I have a 66 Jaguar that I start and run about once every two or three years and I can't see any leaks from seals.
    Whats the deal?
  15. zsnnf

    zsnnf Formula 3

    Sep 11, 2003
    This was a big part of why I bought my F40 with high mileage (that and I planned on driving it so why pay the extra $$)
    But get this...... The owner sold the car because he wasn't driving it much and he wanting something else and whatever......
    I checked his records and the car showed signs of useing oil. After checking the owners manual it seemed within reeason. The PPI and records also showed a leaking cam seal. But no big deal it needs belts so I figure I can do the cam seals then.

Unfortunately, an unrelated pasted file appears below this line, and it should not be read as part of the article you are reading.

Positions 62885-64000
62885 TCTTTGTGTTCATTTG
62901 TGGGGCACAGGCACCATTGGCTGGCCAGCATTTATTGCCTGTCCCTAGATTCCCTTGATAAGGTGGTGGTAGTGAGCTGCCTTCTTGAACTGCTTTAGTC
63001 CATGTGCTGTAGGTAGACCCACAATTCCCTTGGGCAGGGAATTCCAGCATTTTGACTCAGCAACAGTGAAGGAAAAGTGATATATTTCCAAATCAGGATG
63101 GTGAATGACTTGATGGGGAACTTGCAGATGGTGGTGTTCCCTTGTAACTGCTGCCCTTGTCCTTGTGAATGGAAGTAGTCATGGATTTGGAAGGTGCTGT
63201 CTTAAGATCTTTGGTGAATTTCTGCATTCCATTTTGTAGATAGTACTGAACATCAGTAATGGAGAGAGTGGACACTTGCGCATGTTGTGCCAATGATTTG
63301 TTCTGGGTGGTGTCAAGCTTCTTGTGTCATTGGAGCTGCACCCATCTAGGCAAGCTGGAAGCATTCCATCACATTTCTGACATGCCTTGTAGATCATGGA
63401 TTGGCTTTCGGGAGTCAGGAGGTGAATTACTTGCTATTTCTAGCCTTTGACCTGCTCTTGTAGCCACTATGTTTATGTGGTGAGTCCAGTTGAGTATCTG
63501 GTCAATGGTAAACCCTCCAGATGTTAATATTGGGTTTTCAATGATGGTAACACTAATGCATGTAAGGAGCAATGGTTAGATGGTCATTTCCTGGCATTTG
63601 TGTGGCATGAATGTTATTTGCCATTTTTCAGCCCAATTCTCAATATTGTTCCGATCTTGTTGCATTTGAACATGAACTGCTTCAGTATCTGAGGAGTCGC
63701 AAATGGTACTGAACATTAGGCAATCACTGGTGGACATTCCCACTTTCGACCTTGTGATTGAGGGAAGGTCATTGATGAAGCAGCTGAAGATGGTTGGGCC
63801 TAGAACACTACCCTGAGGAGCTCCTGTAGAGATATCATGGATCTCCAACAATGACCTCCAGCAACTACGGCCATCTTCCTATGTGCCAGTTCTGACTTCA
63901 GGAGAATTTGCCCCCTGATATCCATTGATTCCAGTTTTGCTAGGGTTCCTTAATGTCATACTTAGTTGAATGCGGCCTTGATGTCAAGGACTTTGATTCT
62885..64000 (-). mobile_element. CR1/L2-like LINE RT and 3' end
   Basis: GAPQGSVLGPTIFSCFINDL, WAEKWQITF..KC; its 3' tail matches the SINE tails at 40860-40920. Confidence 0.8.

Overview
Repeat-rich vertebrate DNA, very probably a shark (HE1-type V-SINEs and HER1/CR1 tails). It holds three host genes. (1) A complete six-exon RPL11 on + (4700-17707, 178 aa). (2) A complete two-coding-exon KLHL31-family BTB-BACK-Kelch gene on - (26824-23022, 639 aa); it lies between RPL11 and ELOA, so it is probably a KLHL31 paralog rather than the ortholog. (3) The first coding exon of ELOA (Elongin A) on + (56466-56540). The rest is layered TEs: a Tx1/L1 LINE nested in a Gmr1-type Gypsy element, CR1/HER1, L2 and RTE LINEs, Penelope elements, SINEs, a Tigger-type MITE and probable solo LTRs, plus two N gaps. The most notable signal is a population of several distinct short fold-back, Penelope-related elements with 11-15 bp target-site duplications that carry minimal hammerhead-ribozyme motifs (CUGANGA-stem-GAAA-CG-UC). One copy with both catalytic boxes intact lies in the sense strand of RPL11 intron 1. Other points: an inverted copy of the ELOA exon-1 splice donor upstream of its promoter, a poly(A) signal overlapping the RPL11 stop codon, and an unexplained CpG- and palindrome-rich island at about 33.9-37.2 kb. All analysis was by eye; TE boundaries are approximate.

So I put about 200 miles on the car and notice a few drops of oil on the garage floor. Then, after braking hard once I notice the oil light flashes. So I check the oil and it is real low. So fine. I wanted to change it anyway. I go to the dealer and pick up a filter and 9 Qts. of AGIP oil. It ends up a little over full. I figure the way it has been leaking that's fine.
    I try and drive it twice a week. I usually go to full boost at least once when I do.....
    Well, 1200 miles later and it is still full. There are no more drops on the garage floor.
    I'm not sure what oil was being put in before, but it was serviced at a Ferrari dealer.

    Go figure........